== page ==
Wednesday, May 21, 2008

Mexico's flood survivors blackmailed into biofuels

posted by Dustin Mulvaney

13 May 2008 11:11:00 GMT
Written by: Gregory Berger and Ben Wisner
Reuters and AlertNet are not responsible for the content of this article or for any external internet sites. The views expressed are the author's alone.

A Mexican couple wades through floodwaters in Villahermosa, Tabasco, the state neighbouring Chiapas, November 2007. REUTERS/Manuel Lopez

Did you know that Mexican farmers who lost everything in floods last year are being forced to grow African oil palms for biodiesel?

I was in southern Mexico covering another story, and found flood victims being offered loans and grants by the Mexican government to resume their farming activities, but with a catch. They need to agree to stop growing corn and beans - their traditional crops - and replace them with the oil palms that are native to West Africa.

I was told this by multiple, reliable sources who wish to remain anonymous for fears of their own safety.

The town of San Juan de Grijalva in the southernmost state of Chiapas was completely destroyed last November when a nearby hill collapsed into the Grijalva river, a major waterway. The impact caused a wave of over 50 feet (15 metres) which destroyed every structure in the small town of a few hundred people.

San Juan's residents now are being relocated away from the Grijalva river into purpose-built settlements. These so-called "rural towns" are central to the scheme to make the region - from southern Mexico down through Central America - an exporter of biodiesel.

Chiapas state congressman Luis Darinel Alvarado, a member of the congressional Agrarian Reform Committee, confirmed the policy of African oil palm production.

Governments throughout the region - Guatemala, Honduras and Panama, for example - have biofuel dollar signs in their eyes as petroleum rises above $120 a barrel.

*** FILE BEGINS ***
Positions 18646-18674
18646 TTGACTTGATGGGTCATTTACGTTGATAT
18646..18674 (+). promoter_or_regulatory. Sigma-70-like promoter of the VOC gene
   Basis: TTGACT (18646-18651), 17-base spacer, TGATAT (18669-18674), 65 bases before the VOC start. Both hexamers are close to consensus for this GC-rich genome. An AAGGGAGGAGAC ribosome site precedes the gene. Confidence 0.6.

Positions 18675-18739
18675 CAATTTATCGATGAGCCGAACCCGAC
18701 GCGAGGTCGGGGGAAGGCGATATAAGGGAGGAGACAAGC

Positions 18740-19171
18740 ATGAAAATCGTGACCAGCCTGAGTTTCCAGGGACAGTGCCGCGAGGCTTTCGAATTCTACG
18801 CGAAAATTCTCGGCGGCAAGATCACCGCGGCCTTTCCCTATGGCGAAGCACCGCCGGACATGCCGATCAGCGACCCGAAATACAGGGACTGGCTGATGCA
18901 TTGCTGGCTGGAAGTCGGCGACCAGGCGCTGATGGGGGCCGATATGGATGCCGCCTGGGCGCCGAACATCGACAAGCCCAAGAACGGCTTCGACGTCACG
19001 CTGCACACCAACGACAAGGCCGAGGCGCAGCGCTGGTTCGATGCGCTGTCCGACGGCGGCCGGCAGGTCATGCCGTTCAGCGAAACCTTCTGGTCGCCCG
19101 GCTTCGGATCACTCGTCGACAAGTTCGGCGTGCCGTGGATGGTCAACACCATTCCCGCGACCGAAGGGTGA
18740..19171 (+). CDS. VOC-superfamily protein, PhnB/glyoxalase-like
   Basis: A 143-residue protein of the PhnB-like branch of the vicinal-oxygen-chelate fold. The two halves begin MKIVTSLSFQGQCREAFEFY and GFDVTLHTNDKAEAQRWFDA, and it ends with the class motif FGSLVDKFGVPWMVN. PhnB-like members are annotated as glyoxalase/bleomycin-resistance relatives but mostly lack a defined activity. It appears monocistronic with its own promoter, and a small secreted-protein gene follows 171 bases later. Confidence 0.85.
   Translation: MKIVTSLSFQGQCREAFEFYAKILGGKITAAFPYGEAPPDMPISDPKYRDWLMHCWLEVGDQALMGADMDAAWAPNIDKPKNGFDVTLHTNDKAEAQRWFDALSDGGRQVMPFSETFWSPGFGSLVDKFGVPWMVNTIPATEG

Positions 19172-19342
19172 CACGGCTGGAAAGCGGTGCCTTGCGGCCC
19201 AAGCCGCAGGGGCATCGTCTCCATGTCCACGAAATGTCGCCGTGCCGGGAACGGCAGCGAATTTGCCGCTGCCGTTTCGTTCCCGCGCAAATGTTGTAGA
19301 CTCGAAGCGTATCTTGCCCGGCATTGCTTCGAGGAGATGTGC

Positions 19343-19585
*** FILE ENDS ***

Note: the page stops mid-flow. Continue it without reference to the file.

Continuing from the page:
In 1999, after Hurricane Mitch had battered the banana industry in Honduras the previous year, 30 million kilos (66 million pounds) of palm oil were exported as it took over as one of the country's major commercial corps.

Chiapas is geographically and historically linked with Central America. New industrial development of Chiapas and Central America is tied together under the controversial Puebla Panama Plan (PPP) was introduced the start of the millennium under former Mexican President Vicente Fox and recently revived under President Felipe Calderon.

The initiative includes overhauling infrastructure, establishing new industries, and changing agricultural practices to favour new international trade relationships. These new "rural towns" of flood victim residents tending oil palm plantations fall precisely in line with the plan's vision.

Critics say that the push for Puebla Panama is a major factor in the rise of reported paramilitary violence against supporters in Chiapas of the Zapatista movement, an armed movement who rose up in 1994 fighting for local people's rights.

The Zapatistas actively oppose the Puebla Panama Plan, arguing that it will destroy indigenous communities and devastate the ecosystems of Chiapas, which has more biodiversity than any other region of Mexico.

African oil palm has also promoted as a "substitute crop" by U.S. government agencies assisting countries such as Bolivia and Colombia in eradicating coca leaf cultivation, used to produce cocaine.

Small-scale farmers have lost their land, and in Colombia the resulting large-scale African oil palm producers have been linked with paramilitary organisations.

All this is happening as we witness a steep rise in worldwide food prices stirred up by a "perfect storm" of factors. One of the factors identified by the U.N. special rapporteur on the right to food and others is the shift of farm land from food crop production to biofuel production.

Competition with U.S. industrial corn producers under the North American Free Trade Agreement (NAFTA) has driven many small Mexican farmers out of business.

Even before the current crisis, the maize-based staple - flat corn patties called tortillas - became more costly as a result. Conscious of this recent history, displaced flood victims are likely to have second thoughts about relying on biofuel production for income to buy food. Rural Mexicans traditionally value their ability to grown their own food and are adverse to risk.

There are certainly pros and cons to African oil palm production. However, the displaced farmers from San Juan Grijalva should be able to decide themselves whether they want to grow them.

Farmers may see its advantage if oil palm is grown on small-scale, mixed farms, marketed in an honest way, and used as a local energy source.

But under coercion and in the face of rapidly changing market conditions for both biofuel and food, they probably fear the worse and feel trapped between a rock and a hard place.

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